WHILE the rest of the UK has been battered by rain, a lack of it has been blamed for a 40% plunge in hydro power generation at Scottish & Southern Energy (SSE).

According to the utility giant's latest trading update, covering the nine months to the end of December, hydro energy output has dropped from the record levels seen in 2011/12 to just below the level expected in a typical year.

An increase in output from wind power – where net capacity onshore rose from 128 megawatts (MW) to 1431MW – offset the hydro fall, meaning total generation from renewable sources was only slightly down from 5.3 terawatt hours (Twh) to 5.2Twh.

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SSE said it had exceeded 2000MW of renewable energy capacity from its estate for the first time on December 28.

Part of that included the £150 million Glendoe hydro scheme near Loch Ness – which had been closed since August 2009 after a rockfall blocked a tunnel just months after opening – as it began operating again in August.

It had produced 67 gigawatt hours of electricity by the end of December.

Meanwhile, electricity and gas customer numbers across the UK and Ireland fell from 9.55 million to 9.45 million, even after including the 130,000 people added through the acquisition of Phoenix Holdings in June.

SSE said it had lost customers due to it being the first of the big six energy suppliers to put prices up in the period but numbers have since stabilised.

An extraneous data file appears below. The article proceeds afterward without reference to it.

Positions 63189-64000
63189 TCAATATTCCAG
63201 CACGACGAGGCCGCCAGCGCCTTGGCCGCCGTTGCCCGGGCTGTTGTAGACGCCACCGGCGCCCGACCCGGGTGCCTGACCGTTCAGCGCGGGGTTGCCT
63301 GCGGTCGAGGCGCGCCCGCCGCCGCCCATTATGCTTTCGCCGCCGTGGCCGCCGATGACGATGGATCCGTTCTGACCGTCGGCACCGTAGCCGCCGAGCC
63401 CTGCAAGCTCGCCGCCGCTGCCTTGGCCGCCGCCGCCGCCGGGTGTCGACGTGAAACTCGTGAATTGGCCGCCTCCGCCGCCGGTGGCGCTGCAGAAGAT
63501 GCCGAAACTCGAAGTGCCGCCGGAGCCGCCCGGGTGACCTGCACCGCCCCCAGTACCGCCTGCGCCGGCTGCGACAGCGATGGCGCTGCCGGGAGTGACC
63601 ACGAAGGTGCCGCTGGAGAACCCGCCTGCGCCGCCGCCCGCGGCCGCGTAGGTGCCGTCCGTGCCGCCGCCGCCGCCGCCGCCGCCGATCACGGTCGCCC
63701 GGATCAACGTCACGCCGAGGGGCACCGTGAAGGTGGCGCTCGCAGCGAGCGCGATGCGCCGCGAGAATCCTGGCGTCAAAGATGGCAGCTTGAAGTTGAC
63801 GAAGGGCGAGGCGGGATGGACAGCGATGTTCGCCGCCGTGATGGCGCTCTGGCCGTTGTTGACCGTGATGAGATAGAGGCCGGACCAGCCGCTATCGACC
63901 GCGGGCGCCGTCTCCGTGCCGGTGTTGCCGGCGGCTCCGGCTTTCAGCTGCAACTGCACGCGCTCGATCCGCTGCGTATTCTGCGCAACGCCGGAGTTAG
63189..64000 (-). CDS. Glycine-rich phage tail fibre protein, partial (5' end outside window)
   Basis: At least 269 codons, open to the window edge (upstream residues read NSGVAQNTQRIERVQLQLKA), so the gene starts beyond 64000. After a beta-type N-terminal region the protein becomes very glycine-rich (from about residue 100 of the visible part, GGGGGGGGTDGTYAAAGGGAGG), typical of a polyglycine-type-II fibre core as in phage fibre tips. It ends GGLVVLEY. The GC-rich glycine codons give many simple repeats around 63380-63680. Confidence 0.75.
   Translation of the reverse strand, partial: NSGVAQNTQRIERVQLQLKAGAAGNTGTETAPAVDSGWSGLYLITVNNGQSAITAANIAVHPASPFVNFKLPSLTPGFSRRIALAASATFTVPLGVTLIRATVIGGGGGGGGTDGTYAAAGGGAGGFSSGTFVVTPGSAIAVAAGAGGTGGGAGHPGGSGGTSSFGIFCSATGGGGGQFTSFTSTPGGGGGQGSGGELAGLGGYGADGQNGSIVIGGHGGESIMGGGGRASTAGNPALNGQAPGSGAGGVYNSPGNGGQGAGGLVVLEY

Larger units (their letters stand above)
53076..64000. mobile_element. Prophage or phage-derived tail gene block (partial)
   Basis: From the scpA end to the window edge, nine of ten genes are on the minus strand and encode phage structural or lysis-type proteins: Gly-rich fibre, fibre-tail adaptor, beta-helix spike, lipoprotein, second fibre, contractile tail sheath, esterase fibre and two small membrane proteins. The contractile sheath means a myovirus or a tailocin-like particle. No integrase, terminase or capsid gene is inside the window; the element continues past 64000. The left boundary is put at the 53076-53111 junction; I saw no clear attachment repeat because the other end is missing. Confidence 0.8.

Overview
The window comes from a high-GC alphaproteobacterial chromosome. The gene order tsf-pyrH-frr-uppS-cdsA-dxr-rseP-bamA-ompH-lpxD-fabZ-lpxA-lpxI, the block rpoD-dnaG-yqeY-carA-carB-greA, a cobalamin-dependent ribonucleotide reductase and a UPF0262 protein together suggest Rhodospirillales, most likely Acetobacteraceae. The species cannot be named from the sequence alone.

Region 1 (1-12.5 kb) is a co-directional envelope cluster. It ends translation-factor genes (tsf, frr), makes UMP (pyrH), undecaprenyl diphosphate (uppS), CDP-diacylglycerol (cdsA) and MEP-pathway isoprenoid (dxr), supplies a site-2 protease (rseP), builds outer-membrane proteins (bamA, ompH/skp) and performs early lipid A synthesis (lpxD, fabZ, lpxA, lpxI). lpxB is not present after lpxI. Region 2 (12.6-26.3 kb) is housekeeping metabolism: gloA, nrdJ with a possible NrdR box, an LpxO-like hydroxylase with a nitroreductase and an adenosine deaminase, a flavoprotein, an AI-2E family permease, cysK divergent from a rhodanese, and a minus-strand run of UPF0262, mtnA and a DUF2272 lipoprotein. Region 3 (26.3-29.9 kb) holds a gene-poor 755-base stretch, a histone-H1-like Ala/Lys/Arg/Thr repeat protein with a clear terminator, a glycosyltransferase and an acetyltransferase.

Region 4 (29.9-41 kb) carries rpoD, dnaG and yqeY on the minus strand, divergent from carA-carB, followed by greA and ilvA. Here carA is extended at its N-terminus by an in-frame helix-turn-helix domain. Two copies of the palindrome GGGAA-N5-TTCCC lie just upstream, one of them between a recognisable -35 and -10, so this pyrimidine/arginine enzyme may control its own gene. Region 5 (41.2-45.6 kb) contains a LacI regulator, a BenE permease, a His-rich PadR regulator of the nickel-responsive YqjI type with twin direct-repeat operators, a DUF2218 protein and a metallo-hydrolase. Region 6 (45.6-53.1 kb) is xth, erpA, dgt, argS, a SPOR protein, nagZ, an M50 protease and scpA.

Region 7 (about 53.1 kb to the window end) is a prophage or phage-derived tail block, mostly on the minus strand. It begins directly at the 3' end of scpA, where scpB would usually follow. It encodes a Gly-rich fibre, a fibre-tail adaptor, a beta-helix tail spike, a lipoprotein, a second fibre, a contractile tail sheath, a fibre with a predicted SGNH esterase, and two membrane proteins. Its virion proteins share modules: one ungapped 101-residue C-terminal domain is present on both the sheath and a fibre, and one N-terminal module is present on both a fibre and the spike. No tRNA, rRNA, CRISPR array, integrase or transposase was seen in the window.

In spite of those challenges, SSE said it remains on course for an increase in underlying full year pre-tax profit of between 4% and 5%.

Adjusted pre-tax profit in the 12 months to March 31, 2012, came in at £1.34 billion.

The Perth company also signalled a hike in dividend during its current financial year to around 84p per share.

Angelos Anastasiou, an analyst at Seymour Pierce, said the profit predictions were higher than the market had pencilled in.

He added: "SSE expects all three of its segments – networks, retail and wholesale – to have been profitable.

"The [trading update] is reasonably upbeat, and the profit guidance is slightly better than expected. Hence, we would expect it to be well received."

SSE said uncertainty over electricity market reform in relation to the Energy Bill going through the UK parliament was delaying investment decisions.

It highlighted the fact it invited tenders to build a gas-fired power station at Abernedd, South Wales, in 2011 but does not expect to make a decision on the site until the second half of this year at the earliest.

Ian Marchant, who will be standing down as chief executive in July, said: "This financial year has been characterised by continuing economic uncertainty and challenging energy market conditions which have affected energy customers and electricity producers alike.

"SSE's balanced model of market-based and economically-regulated businesses and strategy of focusing on operations and investments in these businesses is again proving to be robust.

"The overall performance of the company has been good in 2012/13 and I'm pleased that SSE is on course to deliver further growth in the dividend and an encouraging increase in adjusted profit before tax in this financial year."

Mr Marchant will be succeeded by current deputy chief executive Alistair Phillips-Davies while finance director Gregor Alexander will have an expanded role in the running and operations of the group.

SSE's shares ended the day up 0.21% at 1419p.